The AMP Contract is The Wrong Deal for Cleveland

Submitted by Kevin Cronin on Sun, 02/24/2008 - 21:07.

Cleveland City Council should rescind its involvement in AMP-Ohio's proposed coal-fired utility in southern Ohio. A fifty year commitment to coal is the wrong direction, for Cleveland Public Power (CPP), its customers and the environment. Instead, CPP should develop a comprehensive plan for energy need and energy sources, that includes efforts to reduce demand through conservation, insulation, wind, solar and other alternative sources.

 

Last Friday, The Public Utilities Committee and Chairman Matthew Zone received day-long testimony on the subject. CPP testified that their forecasts for growth say they face an energy shortfall and need to lock in low-cost sources, rather than buy energy on the expensive spot market. CPP also said its price margins are slight, so there is no room to increase prices to reflect higher energy acquisition costs or they risk losing customers. Even so, the CPP answer, a fifty-year deal for a coal-fired utility to be developed by AMP-Ohio, is the wrong answer. Even CPP's own consultant, ION, agrees that this is the "riskiest time" to build a coal-fired plant. To me, risk means several things:

 

  • We can expect more delays and cost increases in plant construction and electricity availability;

  • With all the presidential candidates calling for changes in the utility world (including some form of "cap and trade" system, emissions limitations, additional scrubbers and carbon taxes), coal will not nearly be the cost savings claimed by CPP;

  • The city's coal cost and energy demand estimates (growth rather than the stagnation over the past five years) may be wrong, which changes the whole cost rationale for committing to the AMP plant.

 

There are still too many questions to rush ahead with this fifty year deal:

  • What's the accurate energy demand and what can we do to reduce the demand through conservation and alternative energy? Cleveland has an old housing stock and conservation, can help reduce the demand and ease the energy crunch.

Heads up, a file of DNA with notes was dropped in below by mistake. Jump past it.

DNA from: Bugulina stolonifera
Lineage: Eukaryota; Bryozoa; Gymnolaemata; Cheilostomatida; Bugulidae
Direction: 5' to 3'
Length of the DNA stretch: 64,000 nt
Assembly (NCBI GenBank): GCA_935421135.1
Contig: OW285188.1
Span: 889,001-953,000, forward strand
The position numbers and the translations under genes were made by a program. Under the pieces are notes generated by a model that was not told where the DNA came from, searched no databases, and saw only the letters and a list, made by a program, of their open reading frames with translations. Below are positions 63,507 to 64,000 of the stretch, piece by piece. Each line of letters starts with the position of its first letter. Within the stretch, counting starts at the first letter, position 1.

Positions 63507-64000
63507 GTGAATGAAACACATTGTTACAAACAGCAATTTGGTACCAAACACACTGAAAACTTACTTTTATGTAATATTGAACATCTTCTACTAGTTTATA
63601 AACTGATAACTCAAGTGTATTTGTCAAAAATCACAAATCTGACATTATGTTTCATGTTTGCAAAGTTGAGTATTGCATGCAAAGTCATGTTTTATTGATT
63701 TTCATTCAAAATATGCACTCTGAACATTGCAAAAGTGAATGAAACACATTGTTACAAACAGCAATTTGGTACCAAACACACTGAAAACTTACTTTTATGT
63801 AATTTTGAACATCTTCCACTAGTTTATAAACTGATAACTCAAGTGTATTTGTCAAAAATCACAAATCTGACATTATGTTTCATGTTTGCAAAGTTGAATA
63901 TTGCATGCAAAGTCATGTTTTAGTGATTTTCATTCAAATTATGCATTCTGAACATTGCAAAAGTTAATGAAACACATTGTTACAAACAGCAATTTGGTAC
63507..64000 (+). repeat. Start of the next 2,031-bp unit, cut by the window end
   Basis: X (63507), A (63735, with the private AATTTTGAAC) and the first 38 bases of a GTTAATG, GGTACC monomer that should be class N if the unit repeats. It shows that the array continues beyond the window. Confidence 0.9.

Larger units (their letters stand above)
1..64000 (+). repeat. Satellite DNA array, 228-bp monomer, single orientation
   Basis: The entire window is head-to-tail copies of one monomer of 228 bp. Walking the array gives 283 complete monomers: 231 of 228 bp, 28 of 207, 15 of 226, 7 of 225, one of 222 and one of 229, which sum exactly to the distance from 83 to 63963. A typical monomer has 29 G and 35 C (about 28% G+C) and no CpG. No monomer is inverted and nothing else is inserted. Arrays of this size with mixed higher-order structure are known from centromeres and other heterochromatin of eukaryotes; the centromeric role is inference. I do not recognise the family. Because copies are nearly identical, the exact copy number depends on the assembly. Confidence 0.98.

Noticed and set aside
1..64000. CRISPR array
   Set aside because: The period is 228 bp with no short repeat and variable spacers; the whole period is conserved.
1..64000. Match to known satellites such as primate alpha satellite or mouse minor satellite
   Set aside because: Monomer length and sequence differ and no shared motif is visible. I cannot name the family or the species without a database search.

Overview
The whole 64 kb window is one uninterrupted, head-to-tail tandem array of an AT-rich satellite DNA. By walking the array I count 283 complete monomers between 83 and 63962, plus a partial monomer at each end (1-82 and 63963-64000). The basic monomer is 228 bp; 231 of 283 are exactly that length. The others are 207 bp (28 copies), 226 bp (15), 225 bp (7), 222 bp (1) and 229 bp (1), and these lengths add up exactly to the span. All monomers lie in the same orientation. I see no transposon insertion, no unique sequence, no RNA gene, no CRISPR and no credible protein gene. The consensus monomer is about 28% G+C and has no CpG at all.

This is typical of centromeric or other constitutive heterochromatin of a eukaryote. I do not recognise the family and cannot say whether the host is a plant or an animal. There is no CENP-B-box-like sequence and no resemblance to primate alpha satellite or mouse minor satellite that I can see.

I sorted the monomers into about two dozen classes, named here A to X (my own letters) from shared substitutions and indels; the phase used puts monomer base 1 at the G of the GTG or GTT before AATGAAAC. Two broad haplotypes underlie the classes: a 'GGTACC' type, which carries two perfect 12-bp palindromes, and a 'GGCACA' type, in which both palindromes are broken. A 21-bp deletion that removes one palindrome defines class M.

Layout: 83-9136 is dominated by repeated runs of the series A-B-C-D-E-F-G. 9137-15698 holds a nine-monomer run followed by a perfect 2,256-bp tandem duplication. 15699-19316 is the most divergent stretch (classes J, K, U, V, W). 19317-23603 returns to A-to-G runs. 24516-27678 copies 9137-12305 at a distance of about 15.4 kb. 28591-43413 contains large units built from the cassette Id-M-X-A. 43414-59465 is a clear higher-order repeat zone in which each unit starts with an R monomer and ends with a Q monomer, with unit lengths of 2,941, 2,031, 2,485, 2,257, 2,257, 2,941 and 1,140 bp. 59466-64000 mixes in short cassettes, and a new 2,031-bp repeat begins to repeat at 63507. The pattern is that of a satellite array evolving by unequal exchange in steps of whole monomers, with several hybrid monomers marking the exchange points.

• Why commit to coal, when the rest of the nation is moving away in response to the greenhouse environmental challenge? According to its own August permit application, the AMP plant would emit 7.3 million tons of carbon dioxide, the leading contributor to global warming, annually.

  • There is too much risk and variation in the coal industry to justify the huge, long-term investment. Change is coming. Cleveland is committing to an energy environment that's going to change and we will be caught stranded, with a higher cost obligations and fewer resources to prepare the future.

  • What is the final price tag for this plant, a cost that will be passed along to us through the prices the city is using to justify our involvement? Costs estimates for the plant has risen dramatically over the past two years.

  • What are the alternatives? Funds for the ION consultancy to review AMP-Ohio could have been used to evaluate energy alternatives. Another energy consultant (Synapse Energy Economics of Massachusetts) recommended that the City, before committing to the AMP Project, should independently evaluate alternative and renewable energy, among others.

 

The AMP-Ohio deal is the wrong direction for Cleveland.

Corporate lobbied "democracy" - always does the worse/wrong deal

 Back in 2008 the City of Cleveland City Council approved owning a big % of the AMO Ohio 50 year contract to build the Meigs plant.   Probably the stupidist thing that the Council could do, they did.  Kevin Cronin was there.  He saw it happen.

Ironically, the only thing that saved The City of Cleveland's ass from their own bankrupting stupidity was the fact that the AMP Ohio deal was financed by Lehman Brothers - who went bankrupt first

This week (2014) the US Supreme Court (scotus) put another nail in coals' coffin lid.

So, as it turns out, if Lehman Brothers hadn't gone bankrupt and saved Cleveland's ass, the Supreme Court decison would have very negatively affected the value of Cleveland's investment in the 1000MW AMP Ohio coal fired plant which was proposed for the Ohio River.

The point here is that as I look back 10, 20, 30 years on the decisions that corporate driven "democratic" municipal (especially) and federal governments make, I am being forced to accept the fact that our legislators almost always make the WORST possible decision

AMP-Ohio is just one example.   

Let's next look at landfills and where they have been allowed by our local governments to be placed - usually right next to our water supplies -